Jerusalem // As the second week of Ramadan drew to a close, Samih Salaymah took the 20-shekel bill his customer had handed him, raised it to his lips and kissed it. “My first sale of the day,” he explained.
Mr Salaymah mans a stall selling bread and sesame crackers close to Jerusalem’s Damascus Gate and business is very slow this Ramadan, a complaint repeated throughout East Jerusalem and in the walled Old City that houses Al Aqsa mosque, Islam’s third holiest site.
Israel has suspended the permits of 83,000 West Bank Palestinians who would have visited the city this Ramadan, a move regarded by Palestinians as a collective punishment. for last week’s attack by two Palestinian gunmen in Tel Aviv which left four Israelis dead. Although 53,000 West Bank Palestinians were allowed to attend prayers at Al Aqsa mosque on Friday, they were people who have permits for every Friday, even outside Ramadan, according to Hadar Horn, a spokeswoman for Israeli military administrators. The suspension of the 83,000 permits for Palestinians to visit relatives in Israel remains in force.
The dearth of West Bankers is keenly felt, both economically and emotionally.
Business at 120 stalls that sell toys, sweets, clothes and other wares in East Jerusalem is down by 80 per cent, according to Ka’id Razem, who heads a committee of stallholders. “Last year you’d see huge crowds in the Old City going to the mosque. Those people could not get here this year” he said, adding that 240 stall workers were affected, each of them with about ten dependants.
“There are no people, there’s no work,” said Mr Salaymah, 27. “In the regions of the West Bank, Jericho, Nablus, Jenin there is work, everywhere except here.” He is observing the fast and the tarawih — the additional Ramadan prayers — but frets about his finances not allowing him to observe in the proper manner. “I can’t make social visits because I would have to bring gifts and this year I can’t afford them. I can’t go empty-handed so I just don’t go, he said.”
In a crowded kitchen tucked away behind a bus station, Jerusalem resident Abdul Rahim Ghazali was busy overseeing the preparation of 300 iftar meals of chicken and rice to be distributed by the Zakat Al Quds Charity Committee. The daily free meals are sponsored by donations from the Emirates Red Crescent.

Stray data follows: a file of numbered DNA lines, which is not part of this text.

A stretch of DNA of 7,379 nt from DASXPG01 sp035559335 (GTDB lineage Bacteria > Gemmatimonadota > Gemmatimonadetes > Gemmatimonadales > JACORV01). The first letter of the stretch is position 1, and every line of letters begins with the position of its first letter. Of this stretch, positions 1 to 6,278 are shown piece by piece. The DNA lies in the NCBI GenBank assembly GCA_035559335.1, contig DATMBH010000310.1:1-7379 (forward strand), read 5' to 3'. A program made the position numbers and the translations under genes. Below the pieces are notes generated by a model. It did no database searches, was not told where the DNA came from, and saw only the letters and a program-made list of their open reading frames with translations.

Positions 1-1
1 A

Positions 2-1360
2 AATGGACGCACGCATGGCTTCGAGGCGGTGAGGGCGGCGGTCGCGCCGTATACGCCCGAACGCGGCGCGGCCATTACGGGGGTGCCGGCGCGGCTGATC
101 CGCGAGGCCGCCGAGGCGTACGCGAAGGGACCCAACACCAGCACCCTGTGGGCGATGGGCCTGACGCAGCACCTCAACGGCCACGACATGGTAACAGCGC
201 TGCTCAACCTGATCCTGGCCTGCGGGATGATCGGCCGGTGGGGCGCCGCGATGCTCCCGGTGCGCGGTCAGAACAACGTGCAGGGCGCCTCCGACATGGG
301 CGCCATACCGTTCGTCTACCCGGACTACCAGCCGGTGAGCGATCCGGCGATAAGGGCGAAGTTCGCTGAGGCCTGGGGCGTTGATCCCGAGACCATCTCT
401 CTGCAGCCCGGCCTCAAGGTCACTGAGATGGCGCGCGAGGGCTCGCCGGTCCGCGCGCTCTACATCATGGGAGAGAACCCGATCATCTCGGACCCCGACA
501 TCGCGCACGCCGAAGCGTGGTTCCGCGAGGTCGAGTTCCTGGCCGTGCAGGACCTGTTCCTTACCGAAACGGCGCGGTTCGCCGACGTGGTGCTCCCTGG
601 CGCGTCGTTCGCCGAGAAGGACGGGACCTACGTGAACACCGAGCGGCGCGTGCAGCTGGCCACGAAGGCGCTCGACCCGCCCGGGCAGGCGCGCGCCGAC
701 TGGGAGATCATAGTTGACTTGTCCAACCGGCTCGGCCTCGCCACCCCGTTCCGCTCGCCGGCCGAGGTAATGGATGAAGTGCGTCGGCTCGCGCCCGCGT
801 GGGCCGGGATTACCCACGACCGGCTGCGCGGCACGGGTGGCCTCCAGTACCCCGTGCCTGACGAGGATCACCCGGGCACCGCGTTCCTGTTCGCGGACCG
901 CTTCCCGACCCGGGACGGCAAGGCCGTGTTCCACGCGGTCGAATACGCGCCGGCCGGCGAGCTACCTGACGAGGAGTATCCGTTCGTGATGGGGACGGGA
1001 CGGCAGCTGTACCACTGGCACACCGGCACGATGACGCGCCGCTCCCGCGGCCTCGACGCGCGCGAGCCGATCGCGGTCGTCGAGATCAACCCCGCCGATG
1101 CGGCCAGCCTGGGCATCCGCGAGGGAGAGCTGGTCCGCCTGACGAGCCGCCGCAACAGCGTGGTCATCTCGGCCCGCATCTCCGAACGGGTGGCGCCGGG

“Jerusalem is not the same because of the closure,” he said. “There is no festival atmosphere in Jerusalem.’’ But Ramadan is not just about that, he insisted. “I go to Aqsa for tarawih if I am strong and not tired. Ramadan is about a relationship between the worshipper and God, it is not linked to politics or changes. If they close Jerusalem or open it, the spirit between you and God stays as it is. It’s uplifting.’’
But at the nearby offices of Zakat Al Quds, the mood is decidedly downbeat. instead of distributing 1,500 iftar meals at Al Aqsa, numbers are so low this year that they are only preparing 200. Most of the people who the charity helps live outside Jerusalem in the West Bank, says the charity’s director, Hamza Al Qaissi. In previous years, they would have come to pick up their cash donations and food parcels themselves but this year they can’t. “There are many organisations in the West Bank working to help them but here in Jerusalem many donors like to give the donations to the needy by hand,” said Mr Al Qaissi. “In previous years we would bring the needy families here and call the donors to hand them the money. This has become impossible.”
People are also fearful of walking around the Old City, he added. Since last October, Damascus Gate area has been a flashpoint for the violence that has killed 207 Palestinians and 32 Israelis. The Israeli authorities say most of the Palestinians were killed while mounting stabbing attacks, while Palestinians accuse Israel of using unnecessary lethal force.
Marwan Hashlamoun, a retired printing worker from the Old City, said he was recently banned by police from entering Al Aqsa on the grounds he was a member of the murabitun, an organisation that opposes Israeli visits to the site, which is also revered by Jews as the Temple Mount. Police have outlawed the organisation, saying they fuel tensions there, but Mr Hashlamoun claims all he does at Al Aqsa is pray. “It’s an honour to be a murabit. By banning me the Israelis have awakened something in me. I think more about Al Aqsa, I read more about it. I read the Quran during Ramadan from the first word to the last word.”
For their part, Israeli officials insist their sole aim is to ensure prayer times run smoothly without disturbance.
Osama Zahadeh, a butcher in the old city, said his business is down by sixty per cent compared to last year’s Ramadan, a fact he blames on salaries failing to keep up with the cost of living. He says people are making fewer Ramadan banquets and he feels many will also be hard-pressed to provide Eidyat, the money gifts customarily given to mothers and wives on the Eid Al Fitr holiday at the end of Ramada. But the festival is not only about fasting and feasting, he added, but about families coming together. .
“The city is empty but Ramadan It has its own joy”.